Cold nights and warmer days mark the season for maple sugaring. Though we may be ready for sun and warmth, this transitional time is also a delicious one, with plenty of sweetness from the free-flowing sap, and exciting new shoots starting to make their appearance.
Make it Maple
Warm(er) days and cold nights mark the height of maple sugaring season. The trees store sugars during the winter. When the days start to get warmer, sap begins to run in the maple trees during the day. Moisture is drawn back into the trees when the temperature drops at night, allowing sap to flow freely again when the temperatures rise the next day. The sap is harvested by inserting taps into the trees and catching the flowing sap in buckets. The sap is then boiled down into syrup. We are lucky to have a direct source of delicious, pure maple syrup in Dwight Miller and Sons Orchard of Dummerston, Vermont.
Unlike “pancake syrup,” which is usually just artificially colored high fructose corn syrup, natural maple syrup has a high concentration of minerals and antioxidants, which makes it much healthier than other sweeteners by almost any metric. Also, pure maple syrup has a lower glycemic index than other sugars, which means it breaks down over a longer stretch of time and will keep you fueled throughout the day. We don’t specifically endorse it, but some cyclists and marathon runners will even down a shot of maple syrup before a big race.
Maple syrup isn’t just for pancakes and waffles anymore. Use it to sweeten your coffee and tea or use it to replace refined sugar in almost any baked good, but remember to add a 1/2 cup less of water to the recipe for every 1 cup of maple syrup you use. Pure maple syrup should be stored in your fridge once it’s opened. Supposedly, it can last there for several months, but it always gets eaten too quickly for us to find out for sure.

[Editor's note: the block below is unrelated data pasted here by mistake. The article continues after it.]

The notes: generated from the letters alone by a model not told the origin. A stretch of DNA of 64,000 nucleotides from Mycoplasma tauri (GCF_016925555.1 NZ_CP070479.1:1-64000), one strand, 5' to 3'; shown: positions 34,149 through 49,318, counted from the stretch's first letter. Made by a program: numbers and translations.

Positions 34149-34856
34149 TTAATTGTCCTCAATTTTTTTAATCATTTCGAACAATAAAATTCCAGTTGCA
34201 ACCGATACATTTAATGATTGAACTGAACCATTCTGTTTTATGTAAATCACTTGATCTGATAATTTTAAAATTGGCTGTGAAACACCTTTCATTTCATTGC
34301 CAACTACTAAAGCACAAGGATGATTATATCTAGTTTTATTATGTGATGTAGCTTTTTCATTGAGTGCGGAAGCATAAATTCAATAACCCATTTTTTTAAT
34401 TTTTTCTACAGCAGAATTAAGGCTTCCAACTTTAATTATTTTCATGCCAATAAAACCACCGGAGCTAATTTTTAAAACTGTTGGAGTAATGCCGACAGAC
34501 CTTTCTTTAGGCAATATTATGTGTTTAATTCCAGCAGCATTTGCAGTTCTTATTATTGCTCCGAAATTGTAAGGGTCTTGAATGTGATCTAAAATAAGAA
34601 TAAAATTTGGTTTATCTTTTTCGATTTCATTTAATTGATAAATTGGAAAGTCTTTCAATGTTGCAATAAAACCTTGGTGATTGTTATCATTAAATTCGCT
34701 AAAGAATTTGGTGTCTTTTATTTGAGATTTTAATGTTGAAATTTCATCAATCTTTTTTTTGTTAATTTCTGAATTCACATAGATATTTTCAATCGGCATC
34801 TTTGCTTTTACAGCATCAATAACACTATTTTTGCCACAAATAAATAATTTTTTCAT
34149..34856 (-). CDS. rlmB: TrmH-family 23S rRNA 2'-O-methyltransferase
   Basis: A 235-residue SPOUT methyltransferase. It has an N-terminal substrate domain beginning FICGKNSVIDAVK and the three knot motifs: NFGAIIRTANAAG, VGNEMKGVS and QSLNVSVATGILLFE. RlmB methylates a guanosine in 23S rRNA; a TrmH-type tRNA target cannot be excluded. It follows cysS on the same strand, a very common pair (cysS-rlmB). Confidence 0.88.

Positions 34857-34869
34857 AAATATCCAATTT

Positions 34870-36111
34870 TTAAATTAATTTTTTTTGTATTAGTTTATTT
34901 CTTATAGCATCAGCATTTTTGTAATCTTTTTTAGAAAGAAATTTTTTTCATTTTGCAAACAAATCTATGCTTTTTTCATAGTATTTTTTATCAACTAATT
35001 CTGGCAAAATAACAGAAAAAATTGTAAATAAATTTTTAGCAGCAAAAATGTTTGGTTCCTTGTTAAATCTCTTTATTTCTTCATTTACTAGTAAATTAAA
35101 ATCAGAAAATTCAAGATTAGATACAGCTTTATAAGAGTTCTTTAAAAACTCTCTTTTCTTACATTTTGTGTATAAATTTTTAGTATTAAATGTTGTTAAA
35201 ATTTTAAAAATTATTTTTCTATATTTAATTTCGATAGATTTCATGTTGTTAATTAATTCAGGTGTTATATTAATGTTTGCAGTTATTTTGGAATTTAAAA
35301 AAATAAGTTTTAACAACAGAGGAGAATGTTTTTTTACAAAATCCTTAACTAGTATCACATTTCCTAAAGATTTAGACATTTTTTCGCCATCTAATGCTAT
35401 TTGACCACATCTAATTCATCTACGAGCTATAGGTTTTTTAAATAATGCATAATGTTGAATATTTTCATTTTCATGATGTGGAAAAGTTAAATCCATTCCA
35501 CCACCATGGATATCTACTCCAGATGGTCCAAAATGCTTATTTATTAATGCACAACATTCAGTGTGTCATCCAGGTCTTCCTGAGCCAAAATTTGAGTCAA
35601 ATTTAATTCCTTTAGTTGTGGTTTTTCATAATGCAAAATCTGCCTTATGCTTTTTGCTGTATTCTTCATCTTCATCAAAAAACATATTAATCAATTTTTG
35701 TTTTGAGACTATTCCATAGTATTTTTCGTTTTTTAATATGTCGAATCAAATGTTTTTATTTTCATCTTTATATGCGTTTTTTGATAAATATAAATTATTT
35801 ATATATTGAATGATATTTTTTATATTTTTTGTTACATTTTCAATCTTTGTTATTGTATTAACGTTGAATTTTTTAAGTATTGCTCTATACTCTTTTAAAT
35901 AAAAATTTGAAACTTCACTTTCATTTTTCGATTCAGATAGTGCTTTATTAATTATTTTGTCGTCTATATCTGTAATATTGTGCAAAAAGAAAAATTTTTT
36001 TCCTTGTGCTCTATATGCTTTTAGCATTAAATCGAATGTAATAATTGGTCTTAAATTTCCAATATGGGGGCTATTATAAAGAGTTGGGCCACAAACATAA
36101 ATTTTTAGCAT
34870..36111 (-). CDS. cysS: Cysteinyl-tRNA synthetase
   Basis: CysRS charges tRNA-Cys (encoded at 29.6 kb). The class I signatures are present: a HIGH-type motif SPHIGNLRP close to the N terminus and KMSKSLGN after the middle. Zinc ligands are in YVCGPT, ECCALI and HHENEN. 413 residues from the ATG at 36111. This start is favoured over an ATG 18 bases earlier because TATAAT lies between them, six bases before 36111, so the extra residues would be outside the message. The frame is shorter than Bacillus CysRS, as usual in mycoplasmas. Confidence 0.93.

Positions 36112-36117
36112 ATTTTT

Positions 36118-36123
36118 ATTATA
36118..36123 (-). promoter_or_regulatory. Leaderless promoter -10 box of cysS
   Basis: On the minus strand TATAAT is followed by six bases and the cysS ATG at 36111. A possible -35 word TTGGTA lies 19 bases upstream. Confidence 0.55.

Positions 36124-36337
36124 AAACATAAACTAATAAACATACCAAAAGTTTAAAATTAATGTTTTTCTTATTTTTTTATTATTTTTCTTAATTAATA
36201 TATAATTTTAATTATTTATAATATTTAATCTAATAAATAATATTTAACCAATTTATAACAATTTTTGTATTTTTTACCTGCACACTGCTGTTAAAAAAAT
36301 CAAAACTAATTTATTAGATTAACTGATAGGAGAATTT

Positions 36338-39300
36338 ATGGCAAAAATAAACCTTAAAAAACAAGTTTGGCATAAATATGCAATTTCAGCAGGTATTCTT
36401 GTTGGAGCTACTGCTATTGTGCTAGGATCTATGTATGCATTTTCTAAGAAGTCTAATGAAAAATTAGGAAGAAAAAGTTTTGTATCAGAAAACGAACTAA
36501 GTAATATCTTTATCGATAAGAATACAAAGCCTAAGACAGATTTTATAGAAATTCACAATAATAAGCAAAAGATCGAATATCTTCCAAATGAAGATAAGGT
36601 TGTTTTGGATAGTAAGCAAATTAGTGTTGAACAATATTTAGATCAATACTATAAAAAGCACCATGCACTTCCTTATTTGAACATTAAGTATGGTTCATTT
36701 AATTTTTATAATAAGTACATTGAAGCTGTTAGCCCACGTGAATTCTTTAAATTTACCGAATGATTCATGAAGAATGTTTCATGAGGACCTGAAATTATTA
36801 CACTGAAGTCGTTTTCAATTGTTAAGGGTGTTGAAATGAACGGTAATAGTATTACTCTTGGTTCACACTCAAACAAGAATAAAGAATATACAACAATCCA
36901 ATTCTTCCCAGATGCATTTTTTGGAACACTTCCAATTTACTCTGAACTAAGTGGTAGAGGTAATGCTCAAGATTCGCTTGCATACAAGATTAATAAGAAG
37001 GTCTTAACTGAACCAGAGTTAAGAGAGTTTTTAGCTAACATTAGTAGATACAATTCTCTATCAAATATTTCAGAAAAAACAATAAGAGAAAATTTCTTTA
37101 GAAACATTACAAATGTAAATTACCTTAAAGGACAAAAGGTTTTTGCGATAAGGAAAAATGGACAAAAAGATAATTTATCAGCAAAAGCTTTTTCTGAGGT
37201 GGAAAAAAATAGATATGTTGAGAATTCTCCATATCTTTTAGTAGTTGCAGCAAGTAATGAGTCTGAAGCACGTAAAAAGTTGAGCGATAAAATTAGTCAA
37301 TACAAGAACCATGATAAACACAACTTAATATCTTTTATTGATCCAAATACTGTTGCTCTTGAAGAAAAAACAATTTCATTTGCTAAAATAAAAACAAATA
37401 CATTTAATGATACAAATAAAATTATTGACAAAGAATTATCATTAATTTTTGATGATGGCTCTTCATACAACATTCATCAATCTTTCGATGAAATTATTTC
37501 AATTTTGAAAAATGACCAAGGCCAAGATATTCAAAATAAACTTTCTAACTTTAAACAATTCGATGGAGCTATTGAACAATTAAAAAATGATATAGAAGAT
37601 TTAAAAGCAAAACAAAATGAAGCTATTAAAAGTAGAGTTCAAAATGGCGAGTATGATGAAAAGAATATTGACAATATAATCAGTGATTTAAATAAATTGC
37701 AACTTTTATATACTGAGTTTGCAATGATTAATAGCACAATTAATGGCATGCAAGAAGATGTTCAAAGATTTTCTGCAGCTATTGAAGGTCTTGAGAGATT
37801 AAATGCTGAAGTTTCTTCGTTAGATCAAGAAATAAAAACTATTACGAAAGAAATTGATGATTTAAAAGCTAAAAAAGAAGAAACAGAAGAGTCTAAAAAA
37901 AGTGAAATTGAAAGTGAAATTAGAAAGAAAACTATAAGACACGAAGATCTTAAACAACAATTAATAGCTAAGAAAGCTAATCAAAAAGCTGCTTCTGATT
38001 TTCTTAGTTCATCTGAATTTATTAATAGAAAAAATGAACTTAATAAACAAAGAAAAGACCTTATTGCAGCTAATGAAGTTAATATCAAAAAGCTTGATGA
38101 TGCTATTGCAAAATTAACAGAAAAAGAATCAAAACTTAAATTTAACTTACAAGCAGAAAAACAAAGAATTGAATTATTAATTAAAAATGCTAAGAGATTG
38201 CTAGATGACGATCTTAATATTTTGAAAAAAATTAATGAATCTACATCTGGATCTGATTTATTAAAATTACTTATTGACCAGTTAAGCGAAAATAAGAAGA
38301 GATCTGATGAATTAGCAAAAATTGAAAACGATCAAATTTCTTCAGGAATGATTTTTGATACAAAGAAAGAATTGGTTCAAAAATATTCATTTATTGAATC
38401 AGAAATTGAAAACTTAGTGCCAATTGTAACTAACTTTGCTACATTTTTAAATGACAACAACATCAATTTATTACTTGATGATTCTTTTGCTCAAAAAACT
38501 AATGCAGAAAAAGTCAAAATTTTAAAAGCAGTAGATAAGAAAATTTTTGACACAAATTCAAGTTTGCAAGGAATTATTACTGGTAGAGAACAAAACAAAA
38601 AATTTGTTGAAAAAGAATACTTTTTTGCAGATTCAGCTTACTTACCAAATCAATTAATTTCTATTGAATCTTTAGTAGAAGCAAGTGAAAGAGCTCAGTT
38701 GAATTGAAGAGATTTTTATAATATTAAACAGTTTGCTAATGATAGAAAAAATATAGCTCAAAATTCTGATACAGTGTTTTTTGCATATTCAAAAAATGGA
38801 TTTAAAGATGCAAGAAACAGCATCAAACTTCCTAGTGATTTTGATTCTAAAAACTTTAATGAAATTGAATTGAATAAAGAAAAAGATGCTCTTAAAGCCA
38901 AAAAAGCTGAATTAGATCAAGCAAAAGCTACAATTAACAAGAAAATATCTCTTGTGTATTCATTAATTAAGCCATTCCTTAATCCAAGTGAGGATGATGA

Asparagus, that bright green harbinger of spring, can be found in boxes and as an add-on this week. Asparagus is a pretty cool plant. While many plants grow from a stalk, vine, or branch, asparagus spears grow individually right out of the ground. Asparagus plants can set roots and live up to 20 years in one spot, producing edible shoots throughout their entire lifespan. To learn more about asparagus, check out our blog.
Roasting asparagus in olive oil or lightly steaming it are classic preparations to highlight asparagus' unique, fresh flavor. And if you can't wait to fire up the barbeque, asparagus is also delicious grilled. This weekend, add asparagus to your brunch spread with this recipe for Asparagus, Spinach and Feta Quiche.
You'll find other shoots in your box this week in the form of crunchy, refreshing bean sprouts from Jonathan’s. These tiny white stalks are the beginnings of Mung bean plants. They have a mild flavor and delightful, watery crunch. Mung bean sprouts' simple appearance—white stems and pale yellow leaves—masks their impressive nutritional value; they are rich in Vitamin K, Vitamin C, iron and potassium. For a simple way to enjoy these crunchy sprouts, we like to stir fry them with garlic and spices.
Have a delicious week!
This Week's Local Produce
Winter Moon Farm
Red Fire Farm
Misty Meadows Farm
All of the fruits and vegetables we deliver are grown without synthetic pesticides and are USDA certified organic. Interested in receiving produce that's both organic and locally sourced all year round? Check out our Local Dogma Box.
Similar to a CSA or farm share, our Local Dogma Box is filled with the best organic produce from local and regional farms and brought right to your door each week. It's the easiest way to eat like a locavore!